At the level of "bird", there is no way that it can implement fly(), since we don't know what type of bird we really are. It's not until we've derived "sparrow" and "albatross" from bird that we can supply an implementation.


    ---- A brief digression

    By the way, on this definition, emus, ostriches, kiwis, etc. are not birds. Class bird defines the ability to fly as a prerequisite for "bird-hood". Do not be tempted to do this:


    Code:
    class ostrich : public bird
    {
    public:
      void fly()
      {
        // throw an exception or something
      }
    };

    This is bad programming practice. Public inheritance means IS-A. If your derived class cannot implement a virtual function in its base class's interface, then it is not IS-A, and you should look at reviewing the design. So, to count ostriches as birds, we need:


    Code:
    class bird
    {
    public:
      // something
    };
    
    class flying_bird : public bird
    {
    public:
      virtual void fly() = 0;
    };

    now, "ostrich" derives from "bird", while "sparrow" derives from "flying_bird".

    ---- End of digression


    How does access control affect this? Well, basically, there's no point in declaring a pure virtual function with no body in the protected section. The only reason for making it protected would be to allow a derived class to call it, but there's nothing to call, so make it public or private depending on whether or not the outside world needs to call it.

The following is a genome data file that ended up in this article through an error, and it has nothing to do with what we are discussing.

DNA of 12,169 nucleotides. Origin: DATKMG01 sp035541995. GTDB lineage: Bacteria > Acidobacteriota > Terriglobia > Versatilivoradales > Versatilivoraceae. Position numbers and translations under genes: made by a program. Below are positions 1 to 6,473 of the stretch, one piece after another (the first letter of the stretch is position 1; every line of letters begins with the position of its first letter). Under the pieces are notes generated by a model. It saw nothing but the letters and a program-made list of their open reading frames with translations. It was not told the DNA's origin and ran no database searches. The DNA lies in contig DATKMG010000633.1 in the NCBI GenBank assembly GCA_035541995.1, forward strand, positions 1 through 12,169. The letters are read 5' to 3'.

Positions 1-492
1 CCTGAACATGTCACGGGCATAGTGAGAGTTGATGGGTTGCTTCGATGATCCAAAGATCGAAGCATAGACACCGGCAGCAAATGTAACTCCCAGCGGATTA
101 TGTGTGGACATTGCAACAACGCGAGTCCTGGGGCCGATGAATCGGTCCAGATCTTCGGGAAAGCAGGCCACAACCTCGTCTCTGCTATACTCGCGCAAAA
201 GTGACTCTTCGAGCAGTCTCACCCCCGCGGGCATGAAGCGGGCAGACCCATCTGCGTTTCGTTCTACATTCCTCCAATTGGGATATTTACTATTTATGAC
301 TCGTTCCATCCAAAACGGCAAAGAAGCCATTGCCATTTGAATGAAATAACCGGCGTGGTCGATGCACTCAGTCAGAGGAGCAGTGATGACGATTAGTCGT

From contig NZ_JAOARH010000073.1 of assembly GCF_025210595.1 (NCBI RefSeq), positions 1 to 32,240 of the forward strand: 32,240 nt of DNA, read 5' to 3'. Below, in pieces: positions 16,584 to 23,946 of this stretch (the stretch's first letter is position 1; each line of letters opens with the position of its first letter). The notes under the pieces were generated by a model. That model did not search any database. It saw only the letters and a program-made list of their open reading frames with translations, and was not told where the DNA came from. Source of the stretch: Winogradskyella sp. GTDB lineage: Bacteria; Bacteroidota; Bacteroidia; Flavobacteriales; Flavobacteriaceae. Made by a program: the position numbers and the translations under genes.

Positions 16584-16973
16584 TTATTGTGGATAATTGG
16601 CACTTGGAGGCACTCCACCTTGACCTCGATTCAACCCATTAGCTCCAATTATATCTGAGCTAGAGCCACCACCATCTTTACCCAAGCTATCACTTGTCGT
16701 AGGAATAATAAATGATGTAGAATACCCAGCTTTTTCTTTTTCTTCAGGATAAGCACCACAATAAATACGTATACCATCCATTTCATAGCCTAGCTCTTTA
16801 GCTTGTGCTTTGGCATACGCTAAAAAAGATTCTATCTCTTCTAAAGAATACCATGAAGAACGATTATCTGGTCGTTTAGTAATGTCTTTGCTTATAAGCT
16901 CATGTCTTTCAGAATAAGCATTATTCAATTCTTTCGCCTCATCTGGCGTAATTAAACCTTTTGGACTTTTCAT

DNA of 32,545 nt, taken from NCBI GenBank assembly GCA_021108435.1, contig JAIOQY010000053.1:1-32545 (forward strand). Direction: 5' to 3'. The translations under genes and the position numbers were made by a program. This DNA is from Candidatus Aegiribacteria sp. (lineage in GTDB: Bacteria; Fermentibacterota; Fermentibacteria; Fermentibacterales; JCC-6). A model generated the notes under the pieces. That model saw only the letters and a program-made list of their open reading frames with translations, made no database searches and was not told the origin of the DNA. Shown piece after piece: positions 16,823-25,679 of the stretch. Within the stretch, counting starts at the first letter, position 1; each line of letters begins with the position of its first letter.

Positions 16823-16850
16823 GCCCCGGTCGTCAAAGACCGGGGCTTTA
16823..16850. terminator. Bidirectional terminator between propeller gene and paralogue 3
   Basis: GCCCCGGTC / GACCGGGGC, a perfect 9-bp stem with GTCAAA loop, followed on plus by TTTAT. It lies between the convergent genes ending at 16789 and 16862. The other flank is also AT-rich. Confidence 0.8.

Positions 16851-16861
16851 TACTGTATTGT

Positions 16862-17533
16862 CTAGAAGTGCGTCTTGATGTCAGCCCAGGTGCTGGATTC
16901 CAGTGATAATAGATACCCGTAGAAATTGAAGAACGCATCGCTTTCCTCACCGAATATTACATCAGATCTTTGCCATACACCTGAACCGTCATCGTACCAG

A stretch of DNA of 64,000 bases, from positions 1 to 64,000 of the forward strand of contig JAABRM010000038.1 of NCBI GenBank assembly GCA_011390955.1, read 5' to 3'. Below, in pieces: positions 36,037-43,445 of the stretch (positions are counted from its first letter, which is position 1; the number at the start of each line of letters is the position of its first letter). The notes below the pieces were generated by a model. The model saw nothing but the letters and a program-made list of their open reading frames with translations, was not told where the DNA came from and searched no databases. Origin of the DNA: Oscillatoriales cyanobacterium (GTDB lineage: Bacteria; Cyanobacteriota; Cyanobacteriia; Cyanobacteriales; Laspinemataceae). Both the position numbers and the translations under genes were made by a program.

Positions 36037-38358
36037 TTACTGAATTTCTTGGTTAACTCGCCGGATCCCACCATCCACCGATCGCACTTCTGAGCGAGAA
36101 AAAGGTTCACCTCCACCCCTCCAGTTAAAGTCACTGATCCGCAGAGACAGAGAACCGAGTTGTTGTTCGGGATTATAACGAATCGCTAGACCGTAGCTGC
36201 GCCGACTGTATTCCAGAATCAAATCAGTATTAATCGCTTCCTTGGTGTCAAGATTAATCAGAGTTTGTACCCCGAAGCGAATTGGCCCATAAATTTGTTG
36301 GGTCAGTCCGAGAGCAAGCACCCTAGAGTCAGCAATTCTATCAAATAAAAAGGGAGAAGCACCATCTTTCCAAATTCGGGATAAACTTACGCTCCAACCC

Pure virtuals that do have a body, on the other hand are saying: "here is a default implementation. If you wish to use it, you must do so explicitly". Note the difference here compared with the Plain Old Virtual Function. With a POVF, you might get the default action by accident, because you forgot to write your override. By making the function pure, you can only get the default implementation deliberately:

    Code:
    class foo
    {
    public:
      virtual void pvfwb() = 0;
    };
    
    void foo::pfvwb()
    {
      // something
    }
    
    class bar1 : public foo
    {
      // ...
    };
    
    class bar2 : public foo
    {
    public:
      void pvfwb()
      {
        foo::pvfwb();
      }
    };
    "bar1" does not override pvfwb(), so it remains an abstract class. "bar2", however, reuses the default implementation deliberately. The meaning of the coder is clear.

    And access control? Well, there seems little point in making one of these private. Only the class itself (and its friends) could call it, and then it would have to qualify the call:

    Code:
    class foo
    {
    public:
      void f() { foo::g(); }
    
    private:
      virtual void g() = 0;
    };
    
    void foo::g()
    {
      // ...
    }
    There seems little point in making it virtual, in this case.

    Finally, what do non-virtual functions say?

    A non-virtual function says "the implementation of this behaviour does not change in derived classes". A non-virtual function is invariant over specialisation: derived classes inherit behaviour and implementation. Do not override a non-virtual function in a derived class - you will pay dearly in lost maintenance time if you do.


    Last edited by Andreas Masur; July 24th, 2005 at 06:29 AM.